Feel++

Using Feel++

Step 1 : Configure your project with Feel++

In order to configure your project to use Feel++, you will have to use CMake and add a CMakeLists.txt file in the root directory of your sources.
To detect your Feel++ installation and configure your application you can use the following template file:

cmake_minimum_required(VERSION 2.8)

# This will check for the installed Feel++ library
# If you did not install it in a standard system path,
# you need to specify the FEELPP_DIR variable to the root
# of your installation directory or add the path of your
# installation in the PATHS section
if ( ${CMAKE_SOURCE_DIR} STREQUAL ${CMAKE_CURRENT_SOURCE_DIR} )
    find_package(Feel++
        PATHS $ENV{FEELPP_DIR}/share/feel/cmake/modules
            /usr/share/feel/cmake/modules
            /usr/local/share/feel/cmake/modules
            /opt/share/feel/cmake/modules
    )
    if(NOT FEELPP_FOUND)
        message(FATAL_ERROR "Feel++ was not found on your system. Make sure to install it and specify the FEELPP_DIR to reference the installation directory.")
    endif()
endif()

# Then you can add your application and the associated hpp, cpp, geo, msh and cfg files
feelpp_add_application(
 applicationName
  SRCS file.cpp file1.hpp file2.hpp
  GEO geoFile1 geoFile2
  DEFS A_DEF=2
  CFG cfgFile1.cfg cfgFile2.cfg )

Step 2 : Build your project with Feel++

There are two ways that you can configure your project to use Feel++:

  • You can use the research directory located in Feel++ sources,

  • You can install Feel++ and use it as an external library for your project.

Using the research directory

  1. Create a file named README.md or README.adoc in your source directory.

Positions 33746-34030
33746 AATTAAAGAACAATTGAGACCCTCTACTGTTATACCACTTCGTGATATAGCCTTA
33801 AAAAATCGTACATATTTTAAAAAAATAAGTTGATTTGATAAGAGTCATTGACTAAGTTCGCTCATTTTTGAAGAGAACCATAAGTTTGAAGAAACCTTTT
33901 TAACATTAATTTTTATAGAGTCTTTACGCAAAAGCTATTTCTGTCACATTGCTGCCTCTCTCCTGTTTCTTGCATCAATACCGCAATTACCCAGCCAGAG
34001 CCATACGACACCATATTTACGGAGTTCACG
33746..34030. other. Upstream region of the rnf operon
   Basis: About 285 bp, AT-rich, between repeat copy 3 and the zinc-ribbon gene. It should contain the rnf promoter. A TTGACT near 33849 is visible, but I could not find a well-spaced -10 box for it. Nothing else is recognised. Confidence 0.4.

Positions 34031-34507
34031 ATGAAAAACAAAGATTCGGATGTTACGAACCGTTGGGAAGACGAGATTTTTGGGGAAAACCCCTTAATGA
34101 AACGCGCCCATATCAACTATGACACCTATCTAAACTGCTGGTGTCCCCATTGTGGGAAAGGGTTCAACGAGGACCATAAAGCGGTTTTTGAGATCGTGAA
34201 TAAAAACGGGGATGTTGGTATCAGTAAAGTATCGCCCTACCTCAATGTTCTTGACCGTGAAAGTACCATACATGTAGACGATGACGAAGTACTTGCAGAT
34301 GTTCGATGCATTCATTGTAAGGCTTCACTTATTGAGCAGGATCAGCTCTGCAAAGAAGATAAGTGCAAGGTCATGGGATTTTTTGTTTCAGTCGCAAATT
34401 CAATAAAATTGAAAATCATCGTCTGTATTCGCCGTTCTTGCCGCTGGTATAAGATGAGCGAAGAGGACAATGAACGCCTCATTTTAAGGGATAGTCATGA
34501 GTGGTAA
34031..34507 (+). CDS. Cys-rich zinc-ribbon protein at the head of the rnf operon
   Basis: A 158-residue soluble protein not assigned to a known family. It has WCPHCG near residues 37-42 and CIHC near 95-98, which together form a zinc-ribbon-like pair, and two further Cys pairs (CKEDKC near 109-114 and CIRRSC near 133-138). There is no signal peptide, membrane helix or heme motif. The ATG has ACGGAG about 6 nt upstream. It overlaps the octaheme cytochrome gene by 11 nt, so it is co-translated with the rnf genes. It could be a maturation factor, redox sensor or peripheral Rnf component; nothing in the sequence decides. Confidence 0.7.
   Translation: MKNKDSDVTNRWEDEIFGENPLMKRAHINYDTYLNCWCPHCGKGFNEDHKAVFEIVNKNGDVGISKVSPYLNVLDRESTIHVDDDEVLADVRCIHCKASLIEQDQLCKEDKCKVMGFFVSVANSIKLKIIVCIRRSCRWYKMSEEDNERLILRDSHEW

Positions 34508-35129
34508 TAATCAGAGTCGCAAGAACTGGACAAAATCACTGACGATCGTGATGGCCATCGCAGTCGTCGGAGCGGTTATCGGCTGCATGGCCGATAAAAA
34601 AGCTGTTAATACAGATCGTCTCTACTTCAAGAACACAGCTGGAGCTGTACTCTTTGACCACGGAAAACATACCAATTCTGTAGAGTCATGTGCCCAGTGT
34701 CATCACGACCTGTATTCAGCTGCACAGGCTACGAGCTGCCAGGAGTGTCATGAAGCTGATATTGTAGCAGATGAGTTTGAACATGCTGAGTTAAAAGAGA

2. Move your source directory in feelpp/research

  3. (Re-)run the cmake process with -DFEELPP_ENABLE_RESEARCH_<directory>=ON (everything in uppercase)

  4. Compile everything (cd build/research/project; make feelpp_my_personal_app)

Using an installation of Feel++

If you already installed Feel++ either through your package manager or with a manual installation, then you can directly compile your project.

Create a separate build directory (to keep your code separate from build data) and configure your application:

# Create a build directory
mkdir -p /path/to/build/directory
cd /path/to/build/directory

# If you installed Feel++ in a directory referenced in the CMakeLists.txt
# previsouly described, then you have nothing to add

# Otherwise you should either set the FEELPP_DIR or CMAKE_PREFIX_PATH environment variable.
# For example, if you manually installed Feel++ to <install_dir>, either set:
# - CMAKE_PREFIX_PATH to <install_dir>/share/feel/cmake/modules/
# or
# - FEELPP_DIR to <install_dir>

# Configure your project
cmake /path/to/source/directory \
 -DCMAKE_CXX_COMPILER=/usr/bin/clang++ \
 -DCMAKE_C_COMPILER=/usr/bin/clang \
 -DCMAKE_BUILD_TYPE=RelWithDebInfo

Compile your project

Eventually, you can build your application:

# Build your project, you can use concurrent jobs by
# adding the -j flag, this will reduce the compilation time
make -j 2 feelpp_applicationName
cd ./where/is/my/app
./feelpp_applicationName